Pulmonary embolism (PE) is a partial or complete obstruction of one or more pulmonary arterial branches by a clot, sometimes leading to lung infarction. PE is a difficult disease to diagnose.
Many patients with PE are never studied and the majority of patients suspected of having PE, do not have the disease. PE is often, but not invariably, associated with lower extremity venous thrombosis. The prompt and accurate diagnosis is of major concern because untreated PE is potentially fatal and unnecessary treatment with anticoagulation has a high degree of morbidity and mortality.
There are many imaging approaches to pulmonary embolism, each with its own strengths and weaknesses. Usually, more than one test is required to establish a diagnosis. Below is a description of each test and then a synopsis of possible imaging strategies.
A chest radiograph is the initial examination. It serves to identify a possible alternative diagnosis (e.g. pneumothorax, lobar collapse) and is necessary for the meaningful interpretation of ventilation perfusion (V/Q) scans. On occasion, the chest radiograph is helpful in suggesting the diagnosis of PE. The majority of chest radiographs in patients with PE are abnormal. However, most of the abnormalities are minor and nonspecific such as an elevated hemidiaphragm, a small pleural effusion, long bands of focal atelectasis (Fleischner lines) or air space consolidation (Fig.1). Westermark's sign, Hampton's hump and a wedge-shaped, pleural-based density are more suggestive but uncommon manifestations of pulmonary embolus. Westermark described focal oligaemia distal to the occluded vessel. The obstructed feeding vessel is often enlarged. Focal peripheral consolidation may be due to haemorrhage or infarction and may be based on the pleura. When focal consolidation occurs in the costophrenic angle, this is deemed a Hampton's hump.
Ventilationperfusion scintigraphy is the traditional imaging examination following a chest radiograph. Unfortunately, it provides only indirect evidence as to the presence or absence of a PE. A negative perfusion scan virtually eliminates a PE. A high-probability ventilation-perfusion scan, in conjunction with a high clinical probability, is accurate in diagnosing over 95% of PE. However, less than 50% of patients with proven PE have a high probability scan. The accuracy rate of V/Q scan decreases in patient with underlying cardiopulmonary disease. A low-probability scan in a patient with a low clinical suspicion also makes PE unlikely. In the remainder (low or intermediate probability scans in patients with high clinical suspicion), additional testing is required.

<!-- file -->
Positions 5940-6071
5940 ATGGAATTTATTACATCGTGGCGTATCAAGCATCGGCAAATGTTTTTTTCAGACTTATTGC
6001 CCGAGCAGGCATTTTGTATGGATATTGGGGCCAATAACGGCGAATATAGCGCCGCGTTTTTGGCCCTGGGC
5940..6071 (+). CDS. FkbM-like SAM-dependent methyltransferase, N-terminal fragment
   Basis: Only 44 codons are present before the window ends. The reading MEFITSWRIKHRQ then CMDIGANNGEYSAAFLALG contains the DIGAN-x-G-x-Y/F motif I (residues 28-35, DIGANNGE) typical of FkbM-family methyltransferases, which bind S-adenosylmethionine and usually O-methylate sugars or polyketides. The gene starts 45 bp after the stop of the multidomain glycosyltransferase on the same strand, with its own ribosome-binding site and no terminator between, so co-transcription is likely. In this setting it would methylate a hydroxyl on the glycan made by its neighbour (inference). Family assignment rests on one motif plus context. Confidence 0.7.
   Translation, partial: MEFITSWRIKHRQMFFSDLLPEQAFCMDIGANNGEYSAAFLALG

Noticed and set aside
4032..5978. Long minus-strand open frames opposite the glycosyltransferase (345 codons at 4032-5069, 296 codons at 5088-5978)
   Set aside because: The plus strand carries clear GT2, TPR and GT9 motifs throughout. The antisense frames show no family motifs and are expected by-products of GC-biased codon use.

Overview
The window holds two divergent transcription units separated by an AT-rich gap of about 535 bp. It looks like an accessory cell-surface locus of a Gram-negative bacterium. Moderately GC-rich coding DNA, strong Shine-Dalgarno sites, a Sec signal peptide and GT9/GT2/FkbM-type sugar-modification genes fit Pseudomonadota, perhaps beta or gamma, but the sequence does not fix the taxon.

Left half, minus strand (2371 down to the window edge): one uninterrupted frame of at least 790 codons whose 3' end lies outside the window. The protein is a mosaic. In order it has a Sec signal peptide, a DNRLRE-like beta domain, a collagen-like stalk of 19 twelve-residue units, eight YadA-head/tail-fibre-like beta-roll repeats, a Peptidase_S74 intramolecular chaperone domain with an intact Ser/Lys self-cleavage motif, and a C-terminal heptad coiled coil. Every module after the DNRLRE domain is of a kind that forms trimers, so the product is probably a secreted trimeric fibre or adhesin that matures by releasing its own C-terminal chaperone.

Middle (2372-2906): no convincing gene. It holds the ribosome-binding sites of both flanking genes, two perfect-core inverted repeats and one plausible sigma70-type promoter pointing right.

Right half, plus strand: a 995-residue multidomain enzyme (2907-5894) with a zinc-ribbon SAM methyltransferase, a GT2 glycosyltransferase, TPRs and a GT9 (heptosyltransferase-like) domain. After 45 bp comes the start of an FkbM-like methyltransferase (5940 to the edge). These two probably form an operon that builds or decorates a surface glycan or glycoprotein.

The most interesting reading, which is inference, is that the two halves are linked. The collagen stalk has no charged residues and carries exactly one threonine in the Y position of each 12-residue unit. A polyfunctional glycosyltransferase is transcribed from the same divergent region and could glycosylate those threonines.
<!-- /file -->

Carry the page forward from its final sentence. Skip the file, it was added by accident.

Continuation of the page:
Pulmonary angiography has long been recommended as the procedure of choice in the patient with a suspected diagnosis of PE. It is both sensitive and specific and is associated with a low mortality and morbidity. Unfortunately, angiography is invasive and has achieved only limited patient and physician acceptance (Fig.2).
Because pulmonary angiograms are underutilized, alternative tests have been sought. Lower extremity venous examinations will detect venous thrombi and may substitute for proof of a PE. Serial negative lower extremity studies in patients with low probability V/Q scans are seldom associated with clinical evidence of subsequent PE. Unfortunately, 50% of patients with PE have negative lower extremity studies.
Contrast-enhanced helical CT, obtained in a single breath-hold or during shallow breathing, as in angiography, can directly display the emboli. Both will show a clot obstructing a vessel or contrast conservative approach includes V/Q scan for patients without underlying pulmonary disease, to be followed by additional testing if not diagnostic and a combination of CT and lower extremity Doppler ultrasonography in the remainder of patients. Angiography would be reserved for cases where imaging results are equivocal and a strong clinical suspicion persists.
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Pulmonary embolism, Fig.1
Pulmonary embolism, Fig.2
Pulmonary embolism, Fig.3
Pulmonary embolism, Fig.4
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